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I am very proud to post that this month the Architectural Review features Kingston Unit 2 rather heavily, showing work of selected students including public house study drawings of The Grapes by Carlos Dos Santos, Thomas Sellers, Alexandra Bailey and myself. It also rates the unit in its article Top Ten London Architecture Units alongside units from institutions such as The Architectural Association and The Bartlett (UCL).


I was thrilled to see that a portion of a large 1:20 section of the Grapes Public House created by Carlos Dos Santos, Alexandra Bailey, Thomas Sellers and myself in a recent edition of The Architects’ Journal. I was however disappointed when I noticed that the only credit for the work was given to Carlos. This is a shame because although a large amount of this particular portion of the section was done by Carlos and he has also been the stand out student of the year, which has resulted in him being put forward for the RIBA President’s Medals, it is upsetting that a piece of work that is a collaboration between four people is not acknowledged as such. The section not only required four skilled individuals but also their ability to work as part of a team to complete, and resulted in a piece of work we were all very proud of.

“The fundamental difficulty in mosque design arises from the fact that it is not always possible to draw clean lines between what is feasible and what is not, when there are only a few rules governing mosque architecture. The Koran refers to the word masjid twenty-eight times, but in none of these references is there any relevance to mosque architecture. Equally, the Hadith, the Traditions of the Prophet, do not specifically refer to mosque design and, surprisingly, there is no major historical account of architecture by Muslim scholars. The only rules that qualify a building as a mosque are that it should be a clean enclosure or sheltered space, with a mihrab oriented towards Mecca.”

“It must be said that the architecture of the mosque is generally in a stagnant state, due in no small measure to the erosion of regional vitality. The unquestioning acceptance by the clergy of modern planning requirements has severed the mosque from its lifeblood and made it a detached monument, whose importance as sculptural form is essentially untraditional. The resistance of the clergy, on the other hand, to all design innovation has made most architects today adopt the conventional approach and use the familiar imagery as the safest path to client satisfaction.”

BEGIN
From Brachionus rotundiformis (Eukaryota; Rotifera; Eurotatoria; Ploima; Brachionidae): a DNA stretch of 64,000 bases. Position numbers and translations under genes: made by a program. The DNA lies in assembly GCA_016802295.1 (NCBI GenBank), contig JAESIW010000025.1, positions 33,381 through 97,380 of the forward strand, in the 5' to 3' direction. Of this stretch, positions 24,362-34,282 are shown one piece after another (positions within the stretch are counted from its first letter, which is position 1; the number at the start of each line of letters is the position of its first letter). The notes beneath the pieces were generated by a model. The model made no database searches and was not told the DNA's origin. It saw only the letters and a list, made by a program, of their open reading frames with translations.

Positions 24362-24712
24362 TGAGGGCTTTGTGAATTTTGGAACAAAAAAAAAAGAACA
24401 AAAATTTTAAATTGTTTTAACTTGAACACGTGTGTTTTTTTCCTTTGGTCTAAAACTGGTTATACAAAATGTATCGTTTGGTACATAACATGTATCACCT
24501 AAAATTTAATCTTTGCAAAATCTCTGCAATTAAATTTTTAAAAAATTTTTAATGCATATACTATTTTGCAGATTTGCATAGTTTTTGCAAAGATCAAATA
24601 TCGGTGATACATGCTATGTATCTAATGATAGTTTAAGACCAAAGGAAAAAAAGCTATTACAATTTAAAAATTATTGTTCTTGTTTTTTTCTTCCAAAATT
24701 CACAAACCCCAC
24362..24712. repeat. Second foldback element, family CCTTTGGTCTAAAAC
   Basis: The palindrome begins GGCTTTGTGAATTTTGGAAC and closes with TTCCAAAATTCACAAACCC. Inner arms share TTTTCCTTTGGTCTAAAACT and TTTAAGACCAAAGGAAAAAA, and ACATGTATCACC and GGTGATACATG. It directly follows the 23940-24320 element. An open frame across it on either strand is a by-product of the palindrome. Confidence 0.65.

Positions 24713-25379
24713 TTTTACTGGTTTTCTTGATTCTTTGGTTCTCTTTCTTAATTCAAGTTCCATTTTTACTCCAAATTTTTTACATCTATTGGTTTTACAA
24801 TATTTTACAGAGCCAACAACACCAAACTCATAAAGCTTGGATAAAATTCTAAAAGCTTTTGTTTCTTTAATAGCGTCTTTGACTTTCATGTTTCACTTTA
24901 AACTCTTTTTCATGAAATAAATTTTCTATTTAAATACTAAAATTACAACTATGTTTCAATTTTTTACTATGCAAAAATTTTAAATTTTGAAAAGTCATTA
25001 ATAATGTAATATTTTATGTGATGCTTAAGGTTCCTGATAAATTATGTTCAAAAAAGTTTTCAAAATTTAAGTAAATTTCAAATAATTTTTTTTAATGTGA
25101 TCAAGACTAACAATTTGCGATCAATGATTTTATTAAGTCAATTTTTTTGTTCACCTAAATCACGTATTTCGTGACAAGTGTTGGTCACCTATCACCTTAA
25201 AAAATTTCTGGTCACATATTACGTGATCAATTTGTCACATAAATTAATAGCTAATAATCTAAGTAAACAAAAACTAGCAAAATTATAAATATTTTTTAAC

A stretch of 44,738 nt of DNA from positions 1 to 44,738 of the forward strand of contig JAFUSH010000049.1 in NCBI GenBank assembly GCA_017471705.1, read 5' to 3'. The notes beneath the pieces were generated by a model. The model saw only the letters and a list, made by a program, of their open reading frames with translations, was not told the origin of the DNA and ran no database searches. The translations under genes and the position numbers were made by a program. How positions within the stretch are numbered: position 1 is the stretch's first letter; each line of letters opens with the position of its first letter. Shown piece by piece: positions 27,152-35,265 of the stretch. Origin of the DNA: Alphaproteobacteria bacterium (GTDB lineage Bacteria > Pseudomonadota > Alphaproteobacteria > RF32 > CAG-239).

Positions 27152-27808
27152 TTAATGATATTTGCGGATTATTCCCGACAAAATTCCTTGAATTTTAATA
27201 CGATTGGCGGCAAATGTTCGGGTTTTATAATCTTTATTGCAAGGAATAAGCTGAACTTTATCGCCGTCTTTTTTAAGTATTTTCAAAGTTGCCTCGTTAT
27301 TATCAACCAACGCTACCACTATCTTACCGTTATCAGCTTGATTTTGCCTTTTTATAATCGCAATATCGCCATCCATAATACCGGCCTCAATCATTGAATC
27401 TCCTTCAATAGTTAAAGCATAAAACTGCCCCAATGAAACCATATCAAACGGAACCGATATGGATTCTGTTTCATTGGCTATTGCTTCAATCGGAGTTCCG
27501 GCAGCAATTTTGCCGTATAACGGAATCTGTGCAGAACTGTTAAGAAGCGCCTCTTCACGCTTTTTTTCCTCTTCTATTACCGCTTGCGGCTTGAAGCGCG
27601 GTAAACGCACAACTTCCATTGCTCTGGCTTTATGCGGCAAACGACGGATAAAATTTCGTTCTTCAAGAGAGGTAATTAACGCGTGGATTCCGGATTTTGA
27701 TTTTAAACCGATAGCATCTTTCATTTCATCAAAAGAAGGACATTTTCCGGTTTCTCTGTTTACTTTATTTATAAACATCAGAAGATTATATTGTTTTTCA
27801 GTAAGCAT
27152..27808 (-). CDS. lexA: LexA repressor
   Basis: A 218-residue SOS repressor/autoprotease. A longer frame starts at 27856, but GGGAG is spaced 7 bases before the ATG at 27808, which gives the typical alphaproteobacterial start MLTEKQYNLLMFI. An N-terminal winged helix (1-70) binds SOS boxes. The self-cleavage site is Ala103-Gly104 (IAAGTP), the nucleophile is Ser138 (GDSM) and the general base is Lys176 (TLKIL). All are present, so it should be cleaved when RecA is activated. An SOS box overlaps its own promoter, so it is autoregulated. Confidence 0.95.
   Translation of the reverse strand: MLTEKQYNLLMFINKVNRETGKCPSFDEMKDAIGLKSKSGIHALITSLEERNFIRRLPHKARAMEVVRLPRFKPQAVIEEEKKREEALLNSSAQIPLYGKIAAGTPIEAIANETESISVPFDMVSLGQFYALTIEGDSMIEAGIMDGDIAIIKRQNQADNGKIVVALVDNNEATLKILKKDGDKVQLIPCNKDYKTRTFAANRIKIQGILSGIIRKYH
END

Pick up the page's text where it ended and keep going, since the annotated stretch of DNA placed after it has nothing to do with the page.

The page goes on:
“A truly contemporary approach must take into account the needs and aspirations of the people for whom the mosque is built. The technology is the means by which it is built, and the choice of technology, to be appropriate, must depend on honest response to such considerations rather than through literal expression of past styles that the mosques of the future will retain their differences and remain close to the spirit of Islam.”

Ihsan Fethi, “The Mosque Today

from Sherban Cantacuzino, “Architecture in Continuity” (1985)

“Techniques of design, however, cannot serve in lieu of a committed point of view, or faith. This is a point that needs to be stressed in days when it is all too easy to succumb to oversimple scientism. It is not enough for the designer to produce forms with high performance standards. He has a social, technical, and artistic responsibility, and, if necessary, he must be prepared for the sake of these to commit himself to the principles not previously tested. A commitment of faith is not less valuable for being a personal commitment or, as it is sometimes termed, a prejudice. Presumably, it is the prejudice of a highly skilled and gifted individual able to sort out the particular aspects of his culture that need to be reflected in form.

Every designer must be so committed in order to be able to identify the frictions and rough edges in his culture that are not yet expressed in existent forms. And only after he has identified them can he begin to discover what implications old and new issues alike may have design.”